Don’t miss musicians who have made their marks on the world
What a lineup! Tonight are the hotpicking Waybacks. Friday is a leading performer of Hawaiian slack key Patrick Landeza. Saturday is the dramatic local jazz fusion group Objects in the Mirror with the famous Michael Manring on bass. Hard to choose, so maybe do them all.
What they share in common is starting time, 8 p.m.; cost, $18; and, of course, venue, The Center for the Arts, 314 W. Main St., Grass Valley.
Get tickets at Yabobo and Love Shack Records in Nevada City; at Briar Patch and The Book Seller in Grass Valley; and at Cherry Records in Auburn; call the center at 274-8384 for more information or go on their website at
The Waybacks have blossomed into one of Norther Califorina’s premier acoustic music bands. They are now headling major festivals across the country but they got their start in the Bay Area. They’ve played in town 2 or 3 times in the past but this will be their first visit to the Center for the Arts.
Possessed of dazzling instrumental chops and an absolute mastery of acoustic musical styles, The Waybacks are an eclectic acoustic quintet, steeped in a wide array of Americana idioms. Whether mesmerizing audiences at intimate venues or creating a sensation at major festivals, the band has brought its onstage alchemy to enthusiastic fans far and wide.
Eclectic in both their influences and approach, The Waybacks embrace multiple genres and put their unique stamp on the lot, rendering them all with turn-on-a-dime precision and characteristic charm, wit, and virtuosity. In so doing, they transcend genre altogether, conjuring up musical landscapes that defy boundaries but always find their center at the crossroads of fun and fascination.
From newgrass and western swing to jug band and gypsy jazz, from folk and fingerpicking to alt-country and improvisational excursions that defy categorization, Waybacks music is wild, energetic and unpredictable. At full tilt, they take on the force of an acoustic rock band. With their stellar musicianship and innate sense of adventure, they stand in good company with the few bands at the forefront of New American acoustic music.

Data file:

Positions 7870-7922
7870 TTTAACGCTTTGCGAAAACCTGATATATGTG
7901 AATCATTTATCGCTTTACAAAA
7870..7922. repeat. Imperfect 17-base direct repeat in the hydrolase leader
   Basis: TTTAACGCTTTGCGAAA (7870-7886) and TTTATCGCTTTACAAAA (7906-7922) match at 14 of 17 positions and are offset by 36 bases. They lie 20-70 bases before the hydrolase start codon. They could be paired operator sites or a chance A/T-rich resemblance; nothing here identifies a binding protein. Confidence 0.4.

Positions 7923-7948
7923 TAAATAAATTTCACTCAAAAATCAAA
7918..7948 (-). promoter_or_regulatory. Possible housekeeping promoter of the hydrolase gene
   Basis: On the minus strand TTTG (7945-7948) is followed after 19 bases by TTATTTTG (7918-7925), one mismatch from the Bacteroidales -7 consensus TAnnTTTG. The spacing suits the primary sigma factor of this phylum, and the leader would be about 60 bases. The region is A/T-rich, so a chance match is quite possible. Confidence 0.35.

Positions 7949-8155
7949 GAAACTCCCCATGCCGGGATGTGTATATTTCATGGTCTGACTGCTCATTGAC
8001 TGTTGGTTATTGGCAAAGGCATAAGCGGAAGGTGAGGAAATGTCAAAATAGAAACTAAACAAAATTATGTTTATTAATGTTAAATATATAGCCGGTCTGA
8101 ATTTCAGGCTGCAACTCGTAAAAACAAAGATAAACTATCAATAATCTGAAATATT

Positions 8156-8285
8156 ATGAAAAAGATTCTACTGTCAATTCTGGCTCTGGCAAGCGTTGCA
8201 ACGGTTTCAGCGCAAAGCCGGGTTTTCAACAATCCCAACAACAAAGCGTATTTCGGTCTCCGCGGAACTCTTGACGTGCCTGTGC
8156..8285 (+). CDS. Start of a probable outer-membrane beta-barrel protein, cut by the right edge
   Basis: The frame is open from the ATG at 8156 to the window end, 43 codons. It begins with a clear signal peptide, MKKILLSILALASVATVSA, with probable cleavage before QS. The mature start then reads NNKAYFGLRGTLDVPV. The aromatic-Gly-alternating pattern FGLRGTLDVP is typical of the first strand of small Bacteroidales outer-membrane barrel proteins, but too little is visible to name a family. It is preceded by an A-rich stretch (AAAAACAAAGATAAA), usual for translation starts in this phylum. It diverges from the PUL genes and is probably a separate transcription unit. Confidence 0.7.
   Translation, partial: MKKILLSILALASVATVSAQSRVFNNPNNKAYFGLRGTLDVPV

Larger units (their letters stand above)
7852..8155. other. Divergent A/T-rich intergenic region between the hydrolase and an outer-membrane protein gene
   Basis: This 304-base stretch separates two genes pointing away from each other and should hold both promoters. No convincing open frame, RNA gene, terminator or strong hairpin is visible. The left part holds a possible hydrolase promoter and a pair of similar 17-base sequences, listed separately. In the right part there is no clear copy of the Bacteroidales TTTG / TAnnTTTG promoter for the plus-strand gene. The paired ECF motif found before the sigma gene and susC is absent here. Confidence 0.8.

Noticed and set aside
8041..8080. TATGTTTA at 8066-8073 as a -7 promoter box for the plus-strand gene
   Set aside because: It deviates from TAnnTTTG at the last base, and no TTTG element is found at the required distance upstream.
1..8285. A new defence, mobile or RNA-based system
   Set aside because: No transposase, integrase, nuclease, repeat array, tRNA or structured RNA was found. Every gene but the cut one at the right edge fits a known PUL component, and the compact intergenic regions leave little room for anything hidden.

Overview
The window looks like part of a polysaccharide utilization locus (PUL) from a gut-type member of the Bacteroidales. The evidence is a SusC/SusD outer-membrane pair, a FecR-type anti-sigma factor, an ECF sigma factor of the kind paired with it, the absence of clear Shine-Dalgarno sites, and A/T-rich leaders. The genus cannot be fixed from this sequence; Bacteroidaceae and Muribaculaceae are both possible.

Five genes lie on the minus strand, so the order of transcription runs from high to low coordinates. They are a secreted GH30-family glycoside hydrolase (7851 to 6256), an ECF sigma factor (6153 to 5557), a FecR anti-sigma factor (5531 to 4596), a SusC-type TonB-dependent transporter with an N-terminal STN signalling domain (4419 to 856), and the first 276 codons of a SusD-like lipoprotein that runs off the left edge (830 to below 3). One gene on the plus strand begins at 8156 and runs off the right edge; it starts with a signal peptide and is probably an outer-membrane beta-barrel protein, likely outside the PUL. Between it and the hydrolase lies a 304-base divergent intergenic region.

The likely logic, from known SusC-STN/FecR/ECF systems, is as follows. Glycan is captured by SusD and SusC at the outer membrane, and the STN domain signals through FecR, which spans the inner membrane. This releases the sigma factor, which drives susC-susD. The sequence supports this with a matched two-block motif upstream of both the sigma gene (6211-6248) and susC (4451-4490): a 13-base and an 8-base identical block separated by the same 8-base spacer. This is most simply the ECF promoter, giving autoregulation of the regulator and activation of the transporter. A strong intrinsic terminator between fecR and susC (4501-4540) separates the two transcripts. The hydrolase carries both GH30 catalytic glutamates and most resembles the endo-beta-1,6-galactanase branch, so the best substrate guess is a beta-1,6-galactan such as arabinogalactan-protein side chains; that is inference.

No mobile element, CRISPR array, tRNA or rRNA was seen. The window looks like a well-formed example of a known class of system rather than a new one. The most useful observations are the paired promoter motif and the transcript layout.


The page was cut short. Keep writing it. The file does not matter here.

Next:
The success of the group’s approach is evident in its broad appeal to audiences of all ages, shapes and tastes, whether they sit enraptured, stand drop-jawed at breathtaking flights of fancy, or just plain get up and dance. This is a populist band in the best sense of the term, one whose ardent fan base spreads the word like wildfire.
Based in the San Francisco Bay Area, The Waybacks are Stevie Coyle, James Nash, Warren Hood, Chuck Hamilton, and Joe Kyle Jr. Fleet-fingered and muddy-booted, they can play like nobody’s business.
Their ability to engage and delight audiences across multiple genres is a testament to their strength as musicians and performers. As a result, they gain new fans whenever they play.
All told, The Waybacks is a band far greater than the sum of its parts – intrepid travelers following their muse, looking to chart new territory and bringing everyone along for the ride. It’s a trip well worth taking. Don’t miss it!
Official web site: http://www.waybacks.com
“Some of the best slack key I’ve heard…” – Islands Magazine
“Patrick is without doubt a slack key chameleon and we have only begun to see his many musical abilities.” – San Diego Slack Key Society
Hawaiian musician, songwriter, producer and educator Patrick Kahakauwila Kamaholelani Landeza is considered to be a leading performer of Hawaiian slack key guitar, or ki ho’alu, one of the world’s great acoustic guitar traditions.
A few years after being first introduced to slack key at age 15 by two uncles, Patrick discovered the ki ho’alu recordings of slack key master Raymond Kane. “He was my idol,” said Patrick. “I listened to him religiously.” The two would soon meet at one of Raymond’s concerts in Berkeley, only two blocks from Patrick’s house.